The above preview is unformatted text

This student written piece of work is one of many that can be found in our GCSE USA 1919-1941 section.

Found what you're looking for?

  • Start learning 29% faster today
  • 150,000+ documents available
  • Just £6.99 a month

Not the one? Search for your essay title...
  • Join over 1.2 million students every month
  • Accelerate your learning by 29%
  • Unlimited access from just £6.99 per month

See related essaysSee related essays

Related GCSE USA 1919-1941 essays

  1. Depression and The New Deal

    opposition to the New Deal and the way in which he carried out his policies. The Republican candidate, Senator Alfred Landon, stated that the New Deal was undermining traditional US initiative and self-reliance. There were many sections of society who supported Landon because they saw the recent legalisation as limiting their own power.

  2. Why Did Franklin D. Roosevelt introduce The New Deal?

    The not so affectionate name 'Okies' was given to these 'Yokel' farmers. In all of this Herbert Hoover stood at the sidelines and didn't do anything. He became increasingly unpopular due to his Laissez Faire point of view and Failing Policies.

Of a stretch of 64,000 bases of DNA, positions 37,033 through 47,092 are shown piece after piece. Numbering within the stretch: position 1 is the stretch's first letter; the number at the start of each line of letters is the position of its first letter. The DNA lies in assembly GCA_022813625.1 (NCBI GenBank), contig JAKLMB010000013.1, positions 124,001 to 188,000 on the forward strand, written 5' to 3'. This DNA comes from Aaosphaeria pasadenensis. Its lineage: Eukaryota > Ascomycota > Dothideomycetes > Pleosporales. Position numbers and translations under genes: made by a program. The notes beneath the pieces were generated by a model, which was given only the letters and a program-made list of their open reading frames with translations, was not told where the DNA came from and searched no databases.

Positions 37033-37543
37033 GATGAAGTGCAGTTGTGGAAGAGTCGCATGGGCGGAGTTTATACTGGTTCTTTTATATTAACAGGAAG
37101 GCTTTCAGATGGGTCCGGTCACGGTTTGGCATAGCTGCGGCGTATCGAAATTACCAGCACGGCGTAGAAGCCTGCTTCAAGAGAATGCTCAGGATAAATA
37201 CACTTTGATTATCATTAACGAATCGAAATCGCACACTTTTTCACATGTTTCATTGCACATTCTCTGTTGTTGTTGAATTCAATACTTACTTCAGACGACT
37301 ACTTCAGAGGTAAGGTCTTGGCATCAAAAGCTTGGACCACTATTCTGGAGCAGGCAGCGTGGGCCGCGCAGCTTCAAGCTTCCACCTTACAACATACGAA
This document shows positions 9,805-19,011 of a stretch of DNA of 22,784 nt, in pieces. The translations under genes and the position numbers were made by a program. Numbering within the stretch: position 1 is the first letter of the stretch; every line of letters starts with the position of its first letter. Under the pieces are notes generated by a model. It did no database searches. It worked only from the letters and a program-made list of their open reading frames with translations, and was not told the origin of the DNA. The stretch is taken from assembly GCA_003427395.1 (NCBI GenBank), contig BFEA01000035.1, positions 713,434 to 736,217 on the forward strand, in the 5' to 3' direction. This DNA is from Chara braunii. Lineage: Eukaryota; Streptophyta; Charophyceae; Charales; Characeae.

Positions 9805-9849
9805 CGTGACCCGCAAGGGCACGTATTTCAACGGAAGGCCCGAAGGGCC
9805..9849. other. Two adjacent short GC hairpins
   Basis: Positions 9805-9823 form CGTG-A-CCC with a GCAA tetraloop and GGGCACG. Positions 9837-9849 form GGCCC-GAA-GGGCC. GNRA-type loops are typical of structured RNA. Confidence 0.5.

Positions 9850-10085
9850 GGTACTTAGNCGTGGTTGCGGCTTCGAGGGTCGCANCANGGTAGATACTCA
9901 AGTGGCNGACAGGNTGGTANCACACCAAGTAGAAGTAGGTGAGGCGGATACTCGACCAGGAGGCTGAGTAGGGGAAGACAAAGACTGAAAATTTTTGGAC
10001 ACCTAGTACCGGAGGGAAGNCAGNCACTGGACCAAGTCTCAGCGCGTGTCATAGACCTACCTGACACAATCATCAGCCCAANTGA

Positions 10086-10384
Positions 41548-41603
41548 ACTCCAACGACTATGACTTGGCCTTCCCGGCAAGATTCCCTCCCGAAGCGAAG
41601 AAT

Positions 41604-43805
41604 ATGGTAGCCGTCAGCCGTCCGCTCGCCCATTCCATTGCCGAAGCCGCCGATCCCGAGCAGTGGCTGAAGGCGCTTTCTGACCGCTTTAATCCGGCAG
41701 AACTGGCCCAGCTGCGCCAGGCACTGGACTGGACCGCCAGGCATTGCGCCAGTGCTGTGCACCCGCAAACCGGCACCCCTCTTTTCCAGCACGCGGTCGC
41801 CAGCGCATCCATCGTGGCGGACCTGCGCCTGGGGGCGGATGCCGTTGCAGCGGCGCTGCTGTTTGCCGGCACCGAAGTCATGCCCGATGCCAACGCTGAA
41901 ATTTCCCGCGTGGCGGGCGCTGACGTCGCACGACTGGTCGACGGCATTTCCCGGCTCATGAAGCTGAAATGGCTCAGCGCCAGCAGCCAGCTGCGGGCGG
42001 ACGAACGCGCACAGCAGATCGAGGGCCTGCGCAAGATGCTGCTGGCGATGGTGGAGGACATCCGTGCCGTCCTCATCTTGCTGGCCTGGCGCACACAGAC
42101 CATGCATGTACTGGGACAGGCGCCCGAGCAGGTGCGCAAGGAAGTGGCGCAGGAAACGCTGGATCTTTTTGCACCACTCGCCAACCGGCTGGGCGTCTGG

1. Was the New Deal a success

    It basically tells you that the New Deal programme was not a success and did not go make any basic changes and was not a great success. William Leuchtenburg thought that the New Deal did not go well; this was because Roosevelt's scheme to decrease the number of unemployment did not go quite to plan as Roosevelt thought it would.

  2. GCSE History Coursework Assignment B - Was the New Deal a Success?

    Paragraph 2 goes into more detail. It tells us one of the New Deal's more measurable achievements was the, 'rebuilding of the country.' It also tells us that Roosevelt talked this problem with 'energy.' It finishes by telling us an example that 'three million young men in the civilian conservation corps planted 17 million acres of

  1. Use Source A and your knowledge of the period to explain why people supported ...